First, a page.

The Battle for Congress: Who Decides What and Why?

The recent events in Washington DC have sparked a debate on the role and responsibilities of Congress in governing the country. On February 8, the Supreme Court heard arguments in the case of Trump v. Anderson, in which a group of Colorado activists argued that Donald Trump should be barred from running for re-election due to his alleged involvement in the January 6 insurrection. The defendants argued that the enforcement of the Fourteenth Amendment, which prohibits officers who have engaged in insurrection or rebellion from holding office, lies with Congress.

The House of Representatives' recent impeachment vote of Secretary of Homeland Security Alejandro Mayorkas also raises questions about the role of Congress in holding the executive branch accountable. The impeachment article accused Mayorkas of deliberately not enforcing several immigration laws. The impeachment trial, if it proceeds, will take place in the Democrat-controlled Senate, which is widely expected to acquit Mayorkas.

These events raise deeper questions about the role of Congress in our constitutional democracy. Was Congress intended to be a mere ceremonial body, with its enactments being advisory and subject to preference and selective enforcement by the executive and judicial branches? Or was Congress intended to be a powerful check on the executive and judicial branches, responsible for holding them accountable and enforcing the laws?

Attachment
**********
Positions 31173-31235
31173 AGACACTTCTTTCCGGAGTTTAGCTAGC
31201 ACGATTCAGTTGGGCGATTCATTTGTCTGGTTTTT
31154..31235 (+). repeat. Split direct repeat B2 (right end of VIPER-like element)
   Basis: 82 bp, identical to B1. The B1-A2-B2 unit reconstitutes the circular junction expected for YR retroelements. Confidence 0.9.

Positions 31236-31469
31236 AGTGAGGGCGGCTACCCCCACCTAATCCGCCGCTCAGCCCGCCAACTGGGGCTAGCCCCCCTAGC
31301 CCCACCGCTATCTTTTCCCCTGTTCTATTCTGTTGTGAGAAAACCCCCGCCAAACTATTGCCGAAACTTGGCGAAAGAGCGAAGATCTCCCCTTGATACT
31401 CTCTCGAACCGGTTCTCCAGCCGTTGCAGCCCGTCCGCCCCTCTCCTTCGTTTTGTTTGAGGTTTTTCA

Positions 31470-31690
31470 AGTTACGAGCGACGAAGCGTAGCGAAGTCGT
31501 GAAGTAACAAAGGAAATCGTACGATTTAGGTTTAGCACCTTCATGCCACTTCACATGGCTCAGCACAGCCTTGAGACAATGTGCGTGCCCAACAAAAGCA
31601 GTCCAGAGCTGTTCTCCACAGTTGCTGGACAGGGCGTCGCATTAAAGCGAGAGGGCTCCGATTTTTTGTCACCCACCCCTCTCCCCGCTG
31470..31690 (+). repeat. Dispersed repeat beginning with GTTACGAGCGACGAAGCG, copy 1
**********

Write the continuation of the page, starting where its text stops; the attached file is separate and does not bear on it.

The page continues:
The Framers of the Constitution considered impeachment to be a political act, with representatives from the House and Senate making decisions based on their interpretation of the law and their judgment of the severity of the offense. The Constitution provides that the Executive and Judiciary are accountable to Congress, and that Congress has the power to remove them through impeachment for serious abuses of power.

However, the failure of recent Congresses to take their powers seriously has led to a decline in the influence of Congress in how America is governed. Key constitutional questions have been decided by the courts and bureaucracy rather than by democratic debate and voting, and statutory laws have been enacted and enforced by regulatory agencies without democratic oversight.

The country is now at a crossroads, with Congress struggling to regain its democratic legitimacy and enforce its laws against the will of the executive and judicial branches. The events in Washington DC serve as a reminder of the importance of Congress in our constitutional system and the need for elected representatives to fulfill their role as guardians of democracy and the rule of law.

As James Madison said, "If men were angels, no government would be necessary. If angels were to govern men, neither external nor internal controls on government would be necessary." The battle for Congress is a battle for the soul of America, and only time will tell if Congress can rise to the challenge and fulfill its role as a vital check and balance in our democratic system.

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